Monday, August 04, 2008

World's Oldest Jokes

I love it when two of my passions come together to meet. Dr. Kim Paffenroth wed zombies and religion for me (two great tastes that taste weird together). Now someone has done the same for ancient history and humor. It's not the first time, but it's good. Below is a selection from the top ten.

1. Something which has never occurred since time immemorial: a young woman did not fart in her husband's lap (1900 BC – 1600 BC Sumerian Proverb Collection 1.12-1.13)

3. Three ox drivers from Adab were thirsty: one owned the ox, the other owned the cow and the other owned the wagon's load. The owner of the ox refused to get water because he feared his ox would be eaten by a lion; the owner of the cow refused because he thought his cow might wander off into the desert; the owner of the wagon refused because he feared his load would be stolen. So they all went. In their absence the ox made love to the cow which gave birth to a calf which ate the wagon's load. Problem: Who owns the calf?! (1200 BC)

8. Augustus was touring his Empire and noticed a man in the crowd who bore a striking resemblance to himself. Intrigued he asked: "Was your mother at one time in service at the Palace?" "No your Highness," he replied, "but my father was." (Credited to the Emperor Augustus 63 BC – 14 AD)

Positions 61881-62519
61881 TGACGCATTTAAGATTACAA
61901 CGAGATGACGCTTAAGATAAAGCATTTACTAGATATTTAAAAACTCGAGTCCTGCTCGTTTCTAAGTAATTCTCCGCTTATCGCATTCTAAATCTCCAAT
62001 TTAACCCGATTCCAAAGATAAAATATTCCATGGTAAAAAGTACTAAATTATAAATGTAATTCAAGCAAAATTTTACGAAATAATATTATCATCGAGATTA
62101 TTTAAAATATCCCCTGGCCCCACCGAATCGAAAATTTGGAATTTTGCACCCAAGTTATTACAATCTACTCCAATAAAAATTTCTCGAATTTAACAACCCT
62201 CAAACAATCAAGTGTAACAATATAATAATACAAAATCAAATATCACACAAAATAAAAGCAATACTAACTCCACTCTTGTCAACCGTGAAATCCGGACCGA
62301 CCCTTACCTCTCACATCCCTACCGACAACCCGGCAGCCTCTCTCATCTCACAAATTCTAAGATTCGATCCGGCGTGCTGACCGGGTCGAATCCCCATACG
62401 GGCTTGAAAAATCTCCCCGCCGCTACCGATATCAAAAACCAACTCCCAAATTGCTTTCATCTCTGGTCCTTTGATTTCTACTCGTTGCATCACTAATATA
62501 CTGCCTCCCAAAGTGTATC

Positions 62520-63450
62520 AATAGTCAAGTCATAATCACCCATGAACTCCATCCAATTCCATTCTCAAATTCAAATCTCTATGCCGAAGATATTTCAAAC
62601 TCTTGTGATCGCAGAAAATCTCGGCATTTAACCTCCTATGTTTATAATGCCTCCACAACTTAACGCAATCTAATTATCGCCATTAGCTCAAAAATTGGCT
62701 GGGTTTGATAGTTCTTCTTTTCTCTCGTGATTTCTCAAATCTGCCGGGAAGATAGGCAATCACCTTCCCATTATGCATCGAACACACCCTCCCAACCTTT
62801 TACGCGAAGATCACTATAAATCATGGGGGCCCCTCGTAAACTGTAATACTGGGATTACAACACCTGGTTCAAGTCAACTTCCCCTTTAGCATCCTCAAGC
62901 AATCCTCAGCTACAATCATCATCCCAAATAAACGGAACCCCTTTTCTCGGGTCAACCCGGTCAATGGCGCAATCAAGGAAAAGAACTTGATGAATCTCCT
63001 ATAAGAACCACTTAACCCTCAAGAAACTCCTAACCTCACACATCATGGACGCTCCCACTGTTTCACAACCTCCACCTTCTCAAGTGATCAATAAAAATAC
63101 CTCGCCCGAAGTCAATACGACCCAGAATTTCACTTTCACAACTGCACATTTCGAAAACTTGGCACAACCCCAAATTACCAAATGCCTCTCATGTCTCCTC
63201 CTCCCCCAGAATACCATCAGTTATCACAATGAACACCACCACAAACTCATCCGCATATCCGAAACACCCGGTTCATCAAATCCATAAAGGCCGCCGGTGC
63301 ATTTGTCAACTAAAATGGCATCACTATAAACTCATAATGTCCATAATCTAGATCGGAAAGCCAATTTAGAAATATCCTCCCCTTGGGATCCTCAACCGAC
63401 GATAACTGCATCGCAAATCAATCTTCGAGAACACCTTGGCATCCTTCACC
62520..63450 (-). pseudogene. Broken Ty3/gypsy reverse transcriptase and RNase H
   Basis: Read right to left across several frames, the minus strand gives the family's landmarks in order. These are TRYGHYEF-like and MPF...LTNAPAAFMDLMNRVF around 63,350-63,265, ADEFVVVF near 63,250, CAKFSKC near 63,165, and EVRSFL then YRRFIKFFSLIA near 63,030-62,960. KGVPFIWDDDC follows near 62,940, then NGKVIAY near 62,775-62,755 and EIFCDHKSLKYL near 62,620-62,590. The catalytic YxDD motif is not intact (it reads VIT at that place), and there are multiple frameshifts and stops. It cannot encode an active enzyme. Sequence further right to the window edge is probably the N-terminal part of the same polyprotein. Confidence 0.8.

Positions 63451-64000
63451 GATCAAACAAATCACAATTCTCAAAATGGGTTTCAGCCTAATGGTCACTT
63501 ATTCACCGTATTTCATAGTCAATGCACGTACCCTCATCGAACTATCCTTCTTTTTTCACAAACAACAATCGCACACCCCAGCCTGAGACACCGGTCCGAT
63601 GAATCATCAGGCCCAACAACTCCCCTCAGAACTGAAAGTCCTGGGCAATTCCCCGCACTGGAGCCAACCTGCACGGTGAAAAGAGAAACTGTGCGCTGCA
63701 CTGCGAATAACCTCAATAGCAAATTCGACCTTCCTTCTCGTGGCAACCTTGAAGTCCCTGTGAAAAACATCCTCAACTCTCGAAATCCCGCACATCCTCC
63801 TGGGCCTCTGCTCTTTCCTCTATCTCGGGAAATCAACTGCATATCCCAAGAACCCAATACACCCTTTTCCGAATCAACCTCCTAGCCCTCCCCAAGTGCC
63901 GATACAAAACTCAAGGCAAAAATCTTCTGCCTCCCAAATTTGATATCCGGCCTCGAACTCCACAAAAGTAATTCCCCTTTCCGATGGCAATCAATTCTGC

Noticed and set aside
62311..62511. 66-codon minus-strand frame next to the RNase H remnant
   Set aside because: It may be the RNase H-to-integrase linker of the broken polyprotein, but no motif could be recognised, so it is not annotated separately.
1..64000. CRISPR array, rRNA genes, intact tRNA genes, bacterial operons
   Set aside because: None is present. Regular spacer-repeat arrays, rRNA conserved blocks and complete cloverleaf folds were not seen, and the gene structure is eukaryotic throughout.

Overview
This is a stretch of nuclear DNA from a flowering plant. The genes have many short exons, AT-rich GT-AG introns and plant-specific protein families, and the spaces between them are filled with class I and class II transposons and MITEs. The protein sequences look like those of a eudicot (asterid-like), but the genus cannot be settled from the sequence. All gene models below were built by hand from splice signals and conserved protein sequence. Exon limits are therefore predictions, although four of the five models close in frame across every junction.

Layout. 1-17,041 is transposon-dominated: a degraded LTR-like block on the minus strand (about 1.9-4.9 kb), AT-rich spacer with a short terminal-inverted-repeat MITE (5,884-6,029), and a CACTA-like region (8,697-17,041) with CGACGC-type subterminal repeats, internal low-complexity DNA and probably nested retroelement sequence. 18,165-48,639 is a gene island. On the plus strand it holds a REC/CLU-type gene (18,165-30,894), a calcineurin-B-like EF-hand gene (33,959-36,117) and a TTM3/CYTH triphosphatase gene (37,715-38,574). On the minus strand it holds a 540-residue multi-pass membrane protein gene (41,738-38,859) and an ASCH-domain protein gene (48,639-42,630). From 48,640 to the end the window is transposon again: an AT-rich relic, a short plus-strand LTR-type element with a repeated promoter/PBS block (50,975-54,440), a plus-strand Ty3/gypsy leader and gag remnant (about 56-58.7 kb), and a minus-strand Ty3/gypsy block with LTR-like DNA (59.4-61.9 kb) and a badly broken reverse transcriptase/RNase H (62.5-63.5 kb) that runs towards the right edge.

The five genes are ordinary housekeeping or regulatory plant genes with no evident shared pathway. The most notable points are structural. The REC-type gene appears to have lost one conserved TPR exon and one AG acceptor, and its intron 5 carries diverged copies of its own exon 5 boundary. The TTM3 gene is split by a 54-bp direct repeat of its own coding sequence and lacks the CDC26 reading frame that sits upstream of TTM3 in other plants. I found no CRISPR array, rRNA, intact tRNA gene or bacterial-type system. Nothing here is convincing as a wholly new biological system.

10. Asked by the court barber how he wanted his hair cut, the king replied: "In silence." (Collected in the Philogelos or "Laughter-Lover" the oldest extant jest book and compiled in the 4th/5th Century AD)
My favorite - which didn't make the cut - is the one found in Codex Exoniensis (as reported by the Torygraph). It runs thus:
“What hangs at a man’s thigh and wants to poke the hole that it’s often poked before?’ Answer: A key.”

I'll bet +Leofric laughed his lappets off at that one.


David Fischler said...

Looking for zombie fiction on Amazon, I came across the name of Kim Paffenroth for the first time this past weekend. I'm looking forward to delving into his novels.

Chris said...

Don't forget Gospel of the Living Dead. Since it's a theological piece, you can count it as continuing ed! David Wellington's Monster Island is an excellent read, and is available for free electronic reading.